Ceci

Ceci

McAllen, TX

I was about 4 years old when I can to the U.S. Like many other families, mine was just looking for a better life.

The neighborhoods we lived in back in Mexico were quickly being overtaken by thiefs ang drug dealers. Although they weren’t big shot mafia men, my parents obviously didn’t want us surrounded by that.

Our extended family wasn’t one we could rely on and my father had already been in the U.S. for over 5 years before my mother decided to “cross us ” over the border. I went to an elemntary, where they held me back because my English wasn’t good enough. After one year I could speak fluent English and by 2nd grade I was being tested to start GT classes (gifted and talented). The change wasn’t as easy for my older brother he was already in middle school by the time we moved and kids at his school weren’t very nice. He got bullied by most of the other kids and including teachers but being “illegal” there was not much my parents could do but wipe the tears from his eyes everyday that he came home upset.

You see my brother has hyperthyroidism and his eyes reflected this boldly. His eyes bulged out somewhat and kids used this to pick on him. Nevertheless, we went to school everyday. Life for my parents wasn’t a walk in the park either. My father worked as a mariachi and upon our arrival to the United States his boss fired him making it harder on us. I remember my mom would walk through alleys looking for thrown away clothes or scraps of food. My father worked for multiple other mariachi groups but not being a permanent element of any group meant he had to call everyday to see if any other group had a spot for the day so he could make a couple bucks, sometimes 10 or 15 dollars a night. By the time I graduated high school, I was in the top 10 students out of a little over 450 students in my class and my brother had already managed to get a college degree and graduate summa cum laude with the help of my parents’ hard work. I earned a full academic scholarship to a local university and my father had formed his own mariachi group with great success. All meanwhile never letting anyone know that none of us were here legally.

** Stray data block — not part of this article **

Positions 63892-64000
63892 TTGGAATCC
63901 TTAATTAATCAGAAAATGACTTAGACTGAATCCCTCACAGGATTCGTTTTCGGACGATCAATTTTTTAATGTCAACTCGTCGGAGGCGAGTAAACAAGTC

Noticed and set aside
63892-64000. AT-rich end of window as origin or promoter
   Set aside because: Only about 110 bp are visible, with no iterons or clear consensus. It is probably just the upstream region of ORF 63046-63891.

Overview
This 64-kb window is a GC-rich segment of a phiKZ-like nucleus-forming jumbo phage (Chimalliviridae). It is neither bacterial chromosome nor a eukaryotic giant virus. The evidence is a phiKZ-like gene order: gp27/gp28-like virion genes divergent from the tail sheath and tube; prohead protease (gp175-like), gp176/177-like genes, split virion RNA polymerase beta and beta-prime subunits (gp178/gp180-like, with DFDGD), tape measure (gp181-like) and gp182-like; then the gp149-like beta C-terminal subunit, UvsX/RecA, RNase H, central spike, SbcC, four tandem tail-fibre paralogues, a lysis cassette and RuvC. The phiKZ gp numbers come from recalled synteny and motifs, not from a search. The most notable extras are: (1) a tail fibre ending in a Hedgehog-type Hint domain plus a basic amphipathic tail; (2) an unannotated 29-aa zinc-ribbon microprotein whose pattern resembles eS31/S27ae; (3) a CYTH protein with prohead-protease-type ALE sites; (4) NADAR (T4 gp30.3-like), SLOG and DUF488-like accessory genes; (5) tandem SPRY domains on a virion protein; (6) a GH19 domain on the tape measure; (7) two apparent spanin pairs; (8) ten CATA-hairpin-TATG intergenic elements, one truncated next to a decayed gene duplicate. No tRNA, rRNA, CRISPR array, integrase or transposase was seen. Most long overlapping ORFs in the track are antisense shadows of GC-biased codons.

We went through or lives hearing our friends and acquaintances talk about how illegal immigrants just lived off of the taxpayers money and were mostly delinquents. But when I looked at my family who had never taken a penny from the government, who actually donated to charities in the U.S. From time to time, I didn’t see that. We had struggled but we had succeeded because of hard work, because we were honest, and humble. Although we pay taxes, contribute to the community and do what any other born American does we are still viewed as nothing more than an illegals. My whole family is now at a stalemate with life. My brothers has a degree which he wasn’t able to put to much use until he got the work permit through DACA but like we all know DACA runs out and in order to live a better life and be able to keep giving back to this country ( which whether other Americans like it or not it is where we grew up and we see it as OUR COUNTRY AS WELL) we need a little more than permission to work here. For example, I graduate this coming May but my dreams of becoming a doctor are stumped because although I have a work permit I can’t apply and get into most Medical Schools.

Grad school for my brother and I is out of the question because it’s a lot of money and we can’t get financial aid. And for my parents who are too old to qualify for DACA, any change in immigration law that could fix this could open up a world of opportunities for them. I could never understand how hard working people like them were viewed so poorly by others who are here legally. The people that were here legally got to sit on their bottoms and ask for handouts from the government and then went ahead and complained how people like myself took all the money that should go to them. I know plenty of dreamers that don’t sit on their bottoms and don’t ask for handouts. I also know plenty of HEALTHY and LAZY Americans that do the opposite. I write my story with frustration pouring out of me. I’m not here to harm this great country . Like many others I grew up celebrating the 4 th of July and crying during 9/11 because I was raised here. I was raised in Texas for crying out loud. I know “The Star-Spangled Banned” by heart, I was raised to be prouder of the United States than most people I know, and yet I’m still considered illegal.

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